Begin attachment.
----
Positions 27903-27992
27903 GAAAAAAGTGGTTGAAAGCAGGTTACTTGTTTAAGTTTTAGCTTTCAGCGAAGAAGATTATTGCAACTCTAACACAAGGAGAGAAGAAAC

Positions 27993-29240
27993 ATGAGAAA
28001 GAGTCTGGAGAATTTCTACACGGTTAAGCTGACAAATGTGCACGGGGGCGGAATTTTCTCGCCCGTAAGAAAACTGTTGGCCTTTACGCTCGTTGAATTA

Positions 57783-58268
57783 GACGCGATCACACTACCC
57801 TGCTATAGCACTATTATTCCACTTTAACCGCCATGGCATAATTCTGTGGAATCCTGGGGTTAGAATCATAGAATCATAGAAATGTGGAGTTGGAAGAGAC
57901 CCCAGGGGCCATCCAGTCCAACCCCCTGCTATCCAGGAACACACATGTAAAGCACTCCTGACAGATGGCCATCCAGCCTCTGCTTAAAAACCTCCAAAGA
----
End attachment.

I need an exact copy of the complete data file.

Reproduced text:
Positions 27903-27992
27903 GAAAAAAGTGGTTGAAAGCAGGTTACTTGTTTAAGTTTTAGCTTTCAGCGAAGAAGATTATTGCAACTCTAACACAAGGAGAGAAGAAAC

Positions 27993-29240
27993 ATGAGAAA
28001 GAGTCTGGAGAATTTCTACACGGTTAAGCTGACAAATGTGCACGGGGGCGGAATTTTCTCGCCCGTAAGAAAACTGTTGGCCTTTACGCTCGTTGAATTA

Positions 57783-58268
57783 GACGCGATCACACTACCC
57801 TGCTATAGCACTATTATTCCACTTTAACCGCCATGGCATAATTCTGTGGAATCCTGGGGTTAGAATCATAGAATCATAGAAATGTGGAGTTGGAAGAGAC
57901 CCCAGGGGCCATCCAGTCCAACCCCCTGCTATCCAGGAACACACATGTAAAGCACTCCTGACAGATGGCCATCCAGCCTCTGCTTAAAAACCTCCAAAGA